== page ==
Coming Out: A Permission Slip
I was 21 years old when I came out to my parents. Considering that I know several people who came out to their families as pre-teens, I felt pretty backwards. I’d bought into the lie that coming out — living “authentically” — was the gateway to happiness and self-actualisation, and might even clear up the spot breakout on my chin if I was lucky.
It’s hard to pinpoint exactly why I built up coming out to my parents to the degree I did. I never formally came out to most of my friends — I just dated girls and let them join the dots, so it wasn’t founded in bad previous experiences. In fact, I was confident my parents would accept and support me, as they always have.
Maybe it’s because my best friend kept telling me to just do it, and get it out of the way. Maybe it’s because my first girlfriend thought I was keeping our relationship from my parents out of spite, or shame. So many of the people I was close to made it sound so important, so pivotal, so freeing. Maybe the pressure scared me.
The truth is that I’m not sure why it took me so long, but I am glad I didn’t do it sooner. It allowed me to develop confidence in my queer identity without have to prove myself on the regular to the members of my family for whom queerness is still a foreign and confusing concept. And, for those wondering, I’m still depressed (now with a side order of anxiety) and I still have to pop the whiteheads on my chin every other day.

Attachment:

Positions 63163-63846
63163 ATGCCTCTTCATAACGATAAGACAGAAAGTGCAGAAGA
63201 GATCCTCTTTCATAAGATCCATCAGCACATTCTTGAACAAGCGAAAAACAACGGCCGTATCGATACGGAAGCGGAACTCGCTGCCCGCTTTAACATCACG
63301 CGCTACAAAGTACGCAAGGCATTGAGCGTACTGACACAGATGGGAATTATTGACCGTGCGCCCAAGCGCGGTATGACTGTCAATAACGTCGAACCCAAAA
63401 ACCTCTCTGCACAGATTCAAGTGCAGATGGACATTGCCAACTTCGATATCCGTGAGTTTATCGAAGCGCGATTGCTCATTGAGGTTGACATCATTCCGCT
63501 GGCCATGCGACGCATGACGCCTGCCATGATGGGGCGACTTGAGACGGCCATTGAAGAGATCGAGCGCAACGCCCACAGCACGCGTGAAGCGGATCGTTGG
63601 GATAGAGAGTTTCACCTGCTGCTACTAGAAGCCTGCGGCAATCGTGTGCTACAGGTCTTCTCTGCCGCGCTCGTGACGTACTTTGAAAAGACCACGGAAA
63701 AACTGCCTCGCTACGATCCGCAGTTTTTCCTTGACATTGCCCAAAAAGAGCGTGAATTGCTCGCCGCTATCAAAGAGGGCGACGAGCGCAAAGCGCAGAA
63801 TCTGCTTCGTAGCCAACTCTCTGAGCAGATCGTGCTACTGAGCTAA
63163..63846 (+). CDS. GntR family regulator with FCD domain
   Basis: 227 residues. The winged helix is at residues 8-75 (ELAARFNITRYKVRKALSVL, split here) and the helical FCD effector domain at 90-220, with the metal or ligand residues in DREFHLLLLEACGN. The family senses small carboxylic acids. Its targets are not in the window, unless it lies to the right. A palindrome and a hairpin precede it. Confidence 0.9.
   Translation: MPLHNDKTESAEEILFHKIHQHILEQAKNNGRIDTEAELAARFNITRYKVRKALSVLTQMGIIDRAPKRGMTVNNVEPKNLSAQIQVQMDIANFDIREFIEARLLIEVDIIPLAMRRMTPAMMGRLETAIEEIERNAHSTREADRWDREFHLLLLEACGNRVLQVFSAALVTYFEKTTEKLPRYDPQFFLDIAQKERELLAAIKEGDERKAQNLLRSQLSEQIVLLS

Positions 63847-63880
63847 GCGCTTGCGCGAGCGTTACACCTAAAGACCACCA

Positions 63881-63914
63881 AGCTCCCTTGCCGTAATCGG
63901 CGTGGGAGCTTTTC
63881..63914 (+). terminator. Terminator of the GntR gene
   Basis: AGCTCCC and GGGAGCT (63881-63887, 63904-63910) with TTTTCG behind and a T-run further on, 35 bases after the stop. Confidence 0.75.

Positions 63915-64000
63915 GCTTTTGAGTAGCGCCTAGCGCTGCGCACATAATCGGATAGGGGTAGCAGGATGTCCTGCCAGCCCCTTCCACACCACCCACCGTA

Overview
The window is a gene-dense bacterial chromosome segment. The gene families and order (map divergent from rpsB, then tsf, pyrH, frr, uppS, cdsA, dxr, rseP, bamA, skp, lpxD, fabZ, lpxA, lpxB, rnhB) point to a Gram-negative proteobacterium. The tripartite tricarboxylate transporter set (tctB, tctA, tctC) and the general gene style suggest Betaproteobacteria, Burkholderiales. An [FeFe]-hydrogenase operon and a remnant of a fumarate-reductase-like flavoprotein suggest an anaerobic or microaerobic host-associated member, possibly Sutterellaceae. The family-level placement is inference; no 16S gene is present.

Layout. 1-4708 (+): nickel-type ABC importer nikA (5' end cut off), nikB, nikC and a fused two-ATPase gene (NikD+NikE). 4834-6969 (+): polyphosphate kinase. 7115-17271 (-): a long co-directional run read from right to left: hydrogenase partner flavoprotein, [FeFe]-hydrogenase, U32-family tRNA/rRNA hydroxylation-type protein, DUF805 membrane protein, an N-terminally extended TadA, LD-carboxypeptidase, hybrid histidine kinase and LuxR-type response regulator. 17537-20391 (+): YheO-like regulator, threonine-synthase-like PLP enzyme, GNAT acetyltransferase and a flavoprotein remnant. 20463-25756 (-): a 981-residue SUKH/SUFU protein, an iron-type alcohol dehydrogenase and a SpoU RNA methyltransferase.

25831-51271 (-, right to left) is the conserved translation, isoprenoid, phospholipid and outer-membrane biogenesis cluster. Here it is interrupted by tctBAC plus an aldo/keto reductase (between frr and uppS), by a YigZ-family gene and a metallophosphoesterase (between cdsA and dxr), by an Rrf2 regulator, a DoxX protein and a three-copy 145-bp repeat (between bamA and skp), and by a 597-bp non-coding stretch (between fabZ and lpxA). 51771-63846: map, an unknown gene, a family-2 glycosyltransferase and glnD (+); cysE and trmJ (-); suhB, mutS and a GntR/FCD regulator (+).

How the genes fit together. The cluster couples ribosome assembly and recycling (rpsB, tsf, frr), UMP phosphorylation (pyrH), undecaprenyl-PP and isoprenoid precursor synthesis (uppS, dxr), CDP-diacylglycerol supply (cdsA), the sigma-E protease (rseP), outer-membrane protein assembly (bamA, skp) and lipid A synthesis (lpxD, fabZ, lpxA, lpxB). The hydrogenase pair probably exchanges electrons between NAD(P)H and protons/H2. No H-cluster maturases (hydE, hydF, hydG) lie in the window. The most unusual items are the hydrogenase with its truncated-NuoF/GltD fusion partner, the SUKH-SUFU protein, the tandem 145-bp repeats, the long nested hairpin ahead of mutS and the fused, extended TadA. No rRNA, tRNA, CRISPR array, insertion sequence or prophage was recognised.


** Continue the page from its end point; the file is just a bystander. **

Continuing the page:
So, what’s changed? Nothing, aside from how frustrated I am by the relentless pressure from queer media and individuals alike — and from time to time, even straight cisgender people — to come out Right This Second to everyone in your life. I don’t believe this is a helpful or realistic goal.
The truth is that coming out isn’t a singular event. You have to do it again, and again, and again. Sometimes it’s a profound bonding experience, and sometimes it’s a mundane necessity. Sometimes it’s downright irritating. Some reactions may be entirely predictable, whilst others may surprise you. It is rarely simple, and no two occurrences will be the same.
Sometimes partners don’t want to be with someone who isn’t ‘out’, whatever their definition may be. Keep walking. You don’t want a partner who doesn’t respect the boundaries you maintain, much like you don’t want friends who out you ‘for your own good’. Use what others consider to be a weakness as a litmus test for others in your life.
There is one person, however, that it’s utterly imperative that you come out to. Unsurprisingly, this person is you. Keep an honest dialogue going in your mind and be open to redefining how you see yourself, as and when necessary. Not being ‘out’ to everyone in your life is not the same as being closeted, despite what many loud and proud advocates would have you believe.
This is a permission slip. This is permission to prioritise your safety, happiness, and comfort, over black-and-white opinions. This is permission to take your time.
This is a reminder that life is long, and the way you are living it is beautiful.